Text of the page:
After years of being notorious for putting off marriage and waiting to have children, the Millennial generation is finally finding its way to both matrimony and parenthood. “Millennials” – those born between 1980 and 2000 - now comprise the largest and most diverse generation in U.S. history. The Millennial generation has been stereotyped as opposed to marriage and equally against having children. But demographic trends suggest that this generation is finding stability on several fronts, including receiving college education and settling down in marital relationships that eventually will produce children.
As the millennial generation has aged to include people in their 20s and early 30s, the group is now close to a demographic tipping point. The rates of childbirth within wedlock—a factor associated with a stable family—are predicted to rise in the near future. According to a recent study from Demographic Intelligence, the new trend among Millennial parents will be toward marital relationships, with a majority of children being born inside marriages. Demographic Intelligence predicts that before the biological clock of this generation runs its course over the next decade, up to 77% of the children of Millennials will be born to married parents – a figure significantly up from the 45% of children born within wedlock today. By the end of this year, as many as 59% of children born to Millennials will have married parents.
An unprecedented percentage of births to Millennials can be expected to come from college-educated parents. A recent Pew Research Center report noted that Millennials are on track to become “the most educated generation in American history.”
Getting to the Altar… Eventually
According to Kim Parker, the director of social trends at Pew Research Center, most young adults still want to marry eventually, and most will. But data suggests that Millennials are more accepting of cohabitation without marriage and are more open to the idea of children being raised outside of a marriage. Nonetheless, Pew’s research suggests that only about 25% of those between ages 25 and 34 will stay unmarried. Even though this percentage is higher than previous generations, it still shows that the majority of Millennials will eventually tie the knot.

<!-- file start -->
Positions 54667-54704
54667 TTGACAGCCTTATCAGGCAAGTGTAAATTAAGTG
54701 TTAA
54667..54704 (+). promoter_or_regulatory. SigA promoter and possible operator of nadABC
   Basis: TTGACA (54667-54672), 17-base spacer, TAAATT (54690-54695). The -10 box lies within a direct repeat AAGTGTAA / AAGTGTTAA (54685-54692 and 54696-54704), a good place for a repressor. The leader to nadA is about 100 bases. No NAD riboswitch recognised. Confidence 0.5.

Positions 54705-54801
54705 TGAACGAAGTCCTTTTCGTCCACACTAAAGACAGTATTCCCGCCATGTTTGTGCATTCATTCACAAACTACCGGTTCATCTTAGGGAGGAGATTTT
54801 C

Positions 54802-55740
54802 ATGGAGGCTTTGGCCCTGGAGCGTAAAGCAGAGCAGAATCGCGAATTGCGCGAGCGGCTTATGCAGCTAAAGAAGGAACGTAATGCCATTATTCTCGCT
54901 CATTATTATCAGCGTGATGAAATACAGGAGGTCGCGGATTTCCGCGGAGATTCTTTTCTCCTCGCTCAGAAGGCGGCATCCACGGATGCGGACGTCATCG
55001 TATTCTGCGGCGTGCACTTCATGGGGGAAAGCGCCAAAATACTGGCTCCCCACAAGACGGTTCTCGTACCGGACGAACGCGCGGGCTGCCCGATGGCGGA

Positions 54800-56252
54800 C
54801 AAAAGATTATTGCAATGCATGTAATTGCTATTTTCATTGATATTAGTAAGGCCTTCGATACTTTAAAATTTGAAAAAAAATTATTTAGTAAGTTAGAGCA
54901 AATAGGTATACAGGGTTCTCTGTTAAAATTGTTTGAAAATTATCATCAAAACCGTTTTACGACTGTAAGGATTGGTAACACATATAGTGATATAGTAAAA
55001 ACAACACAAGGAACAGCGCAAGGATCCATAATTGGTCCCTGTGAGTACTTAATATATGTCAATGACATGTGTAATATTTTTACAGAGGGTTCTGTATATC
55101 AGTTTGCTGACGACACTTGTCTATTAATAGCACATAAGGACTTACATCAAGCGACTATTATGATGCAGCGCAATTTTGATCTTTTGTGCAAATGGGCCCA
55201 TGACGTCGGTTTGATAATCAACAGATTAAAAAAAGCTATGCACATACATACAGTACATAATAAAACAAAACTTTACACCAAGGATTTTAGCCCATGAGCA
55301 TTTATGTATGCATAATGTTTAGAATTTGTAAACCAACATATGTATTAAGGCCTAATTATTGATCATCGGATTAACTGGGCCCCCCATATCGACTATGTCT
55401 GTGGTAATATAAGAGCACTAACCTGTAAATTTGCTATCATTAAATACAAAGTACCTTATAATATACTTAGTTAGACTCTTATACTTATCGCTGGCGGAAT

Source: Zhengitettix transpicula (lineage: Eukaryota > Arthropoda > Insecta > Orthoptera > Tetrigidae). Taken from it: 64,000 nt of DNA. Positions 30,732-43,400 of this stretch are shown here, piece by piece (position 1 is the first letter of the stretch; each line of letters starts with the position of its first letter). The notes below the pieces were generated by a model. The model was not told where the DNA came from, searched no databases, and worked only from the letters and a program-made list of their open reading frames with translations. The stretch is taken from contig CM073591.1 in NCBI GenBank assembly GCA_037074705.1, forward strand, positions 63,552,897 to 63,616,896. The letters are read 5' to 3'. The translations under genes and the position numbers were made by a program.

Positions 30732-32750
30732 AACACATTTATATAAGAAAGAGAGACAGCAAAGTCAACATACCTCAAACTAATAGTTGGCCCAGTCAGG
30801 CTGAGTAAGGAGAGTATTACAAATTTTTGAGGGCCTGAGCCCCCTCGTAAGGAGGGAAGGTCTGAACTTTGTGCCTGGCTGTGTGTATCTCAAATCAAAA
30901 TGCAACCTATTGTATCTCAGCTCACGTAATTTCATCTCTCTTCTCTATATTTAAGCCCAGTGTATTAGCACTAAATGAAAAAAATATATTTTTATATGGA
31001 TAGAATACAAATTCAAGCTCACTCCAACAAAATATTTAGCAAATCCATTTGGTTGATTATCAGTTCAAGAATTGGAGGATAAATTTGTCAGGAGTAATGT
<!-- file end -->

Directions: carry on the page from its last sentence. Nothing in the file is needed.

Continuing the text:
Tolerance Patterns Among Millennials
Trending toward marriage and family relationships among Millennials would appear to be a logical outgrowth of the generation’s general attitudes and tolerance patterns. A Pew study entitled “Millennials: Generation Next” revealed Millennials to be more tolerant than adults in other generations of a wide range of non-traditional behaviors and more accepting of various modern family arrangements, such as raising children outside marriage. Interestingly, however, the Pew Research Center discovered that these tolerances do not appear to translate into a view among Millennials that such arrangements are “good for society.” Ultimately, it can be expected that the expanded tolerances of this generation may not translate into non-traditional lifestyle choices. Marriages, children born to wedded parents, and nuclear families will continue to define the norm for at least a sizeable portion of the Millennial generation that is currently dominating and defining American social norms.